As of July 22, 2018, over 80 million PlayStation 4 consoles have been sold worldwide, and 10 million Xbox One units have shipped to retailers (by the end of 2014), both outpacing sales of their seventh generation systems. In contrast, the Wii U was a commercial failure and ceased production in January 2017, having sold only 13.56 million units after four years on the market. The Nintendo Switch sold 2.74 million in its first month, making it the strongest hardware launch in the history of the company, and surpassed the Wii U by the end of 2017.
Sega has done meaningful, arguably irreparable harm to the consumer proposition of purchasing its classic games, while Nintendo has elevated 30-year-old products to must-have status. As a one-time Genesis kid whose nostalgic sweet spot is a Sega Genesis, I feel qualified to say that the Genesis deserves better from its owner. But as long as Sega is willing to license out its platform instead of making its own hardware, it seems unlikely to get better than this, the most declarative console war victory imaginable.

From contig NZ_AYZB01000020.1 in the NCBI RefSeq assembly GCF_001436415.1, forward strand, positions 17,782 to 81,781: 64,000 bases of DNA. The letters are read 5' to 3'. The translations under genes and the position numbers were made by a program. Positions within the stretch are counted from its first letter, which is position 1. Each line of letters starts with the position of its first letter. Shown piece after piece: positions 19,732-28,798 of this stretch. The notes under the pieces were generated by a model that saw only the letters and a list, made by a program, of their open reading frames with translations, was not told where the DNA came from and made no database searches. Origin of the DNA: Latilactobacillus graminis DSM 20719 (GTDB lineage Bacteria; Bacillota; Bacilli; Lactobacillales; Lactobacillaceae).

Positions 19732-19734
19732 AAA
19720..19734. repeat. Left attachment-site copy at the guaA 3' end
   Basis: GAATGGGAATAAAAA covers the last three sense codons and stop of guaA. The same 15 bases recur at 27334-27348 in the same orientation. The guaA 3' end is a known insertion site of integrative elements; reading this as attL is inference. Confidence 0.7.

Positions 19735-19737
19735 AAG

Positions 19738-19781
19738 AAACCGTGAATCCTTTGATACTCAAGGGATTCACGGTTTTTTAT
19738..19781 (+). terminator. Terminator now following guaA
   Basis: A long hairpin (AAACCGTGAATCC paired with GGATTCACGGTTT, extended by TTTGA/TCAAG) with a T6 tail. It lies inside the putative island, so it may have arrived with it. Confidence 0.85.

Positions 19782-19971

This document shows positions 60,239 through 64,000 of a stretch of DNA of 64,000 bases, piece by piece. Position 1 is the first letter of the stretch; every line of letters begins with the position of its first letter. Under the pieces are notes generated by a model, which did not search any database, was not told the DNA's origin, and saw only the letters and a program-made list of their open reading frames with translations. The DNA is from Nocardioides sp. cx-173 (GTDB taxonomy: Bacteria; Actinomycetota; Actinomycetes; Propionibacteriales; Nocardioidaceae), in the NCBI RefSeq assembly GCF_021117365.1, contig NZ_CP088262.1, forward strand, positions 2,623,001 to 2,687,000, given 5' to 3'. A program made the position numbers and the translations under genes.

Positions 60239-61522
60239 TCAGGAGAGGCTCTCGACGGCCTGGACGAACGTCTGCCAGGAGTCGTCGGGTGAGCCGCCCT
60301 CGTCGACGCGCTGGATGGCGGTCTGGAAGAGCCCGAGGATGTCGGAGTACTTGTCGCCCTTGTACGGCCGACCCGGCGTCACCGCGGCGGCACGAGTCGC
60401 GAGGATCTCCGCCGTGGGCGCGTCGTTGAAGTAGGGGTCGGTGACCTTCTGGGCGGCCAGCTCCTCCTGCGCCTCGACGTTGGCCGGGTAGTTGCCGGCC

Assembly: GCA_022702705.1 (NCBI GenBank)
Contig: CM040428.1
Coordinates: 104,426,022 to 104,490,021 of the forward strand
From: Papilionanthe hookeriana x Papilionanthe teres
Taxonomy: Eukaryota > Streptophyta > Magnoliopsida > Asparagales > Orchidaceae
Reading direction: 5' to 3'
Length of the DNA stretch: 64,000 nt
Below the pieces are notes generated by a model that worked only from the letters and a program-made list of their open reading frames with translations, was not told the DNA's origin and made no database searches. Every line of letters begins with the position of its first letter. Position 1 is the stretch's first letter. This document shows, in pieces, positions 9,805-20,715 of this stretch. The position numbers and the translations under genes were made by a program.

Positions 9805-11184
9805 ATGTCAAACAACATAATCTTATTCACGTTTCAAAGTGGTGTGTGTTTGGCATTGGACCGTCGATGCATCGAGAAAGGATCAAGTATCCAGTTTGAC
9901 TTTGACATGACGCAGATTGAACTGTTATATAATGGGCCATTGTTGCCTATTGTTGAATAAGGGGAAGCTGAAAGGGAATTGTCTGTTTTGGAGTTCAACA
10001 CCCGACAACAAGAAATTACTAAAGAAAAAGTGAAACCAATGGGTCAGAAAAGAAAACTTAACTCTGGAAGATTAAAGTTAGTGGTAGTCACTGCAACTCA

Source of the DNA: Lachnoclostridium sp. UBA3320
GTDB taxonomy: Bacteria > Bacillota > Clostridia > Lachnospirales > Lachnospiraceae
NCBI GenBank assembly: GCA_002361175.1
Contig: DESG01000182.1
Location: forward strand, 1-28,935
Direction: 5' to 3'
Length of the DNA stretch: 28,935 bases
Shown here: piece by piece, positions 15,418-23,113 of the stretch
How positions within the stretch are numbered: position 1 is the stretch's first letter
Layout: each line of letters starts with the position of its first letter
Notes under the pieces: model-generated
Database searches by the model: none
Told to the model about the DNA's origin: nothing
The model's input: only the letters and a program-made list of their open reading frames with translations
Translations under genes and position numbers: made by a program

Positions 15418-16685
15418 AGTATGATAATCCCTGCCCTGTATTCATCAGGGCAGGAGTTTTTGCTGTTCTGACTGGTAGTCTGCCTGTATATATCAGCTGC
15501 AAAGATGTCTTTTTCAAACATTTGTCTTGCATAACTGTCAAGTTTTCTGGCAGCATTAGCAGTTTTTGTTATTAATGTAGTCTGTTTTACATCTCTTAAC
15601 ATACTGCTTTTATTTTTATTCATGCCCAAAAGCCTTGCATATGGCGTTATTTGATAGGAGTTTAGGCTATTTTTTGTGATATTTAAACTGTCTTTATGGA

The term "video game console" is primarily used to distinguish a console machine primarily designed for consumers to use for playing video games, in contrast to arcade machines or home computers. An arcade machine consists of a video game computer, display, game controller (joystick, buttons, etc.) and speakers housed in large chassis. A home computer is a personal computer designed for home use for a variety of purposes, such as bookkeeping, accessing the Internet and playing video games. While arcades and computers are generally expensive or highly “technical” devices, video game consoles were designed with affordability and accessibility to the general public in mind.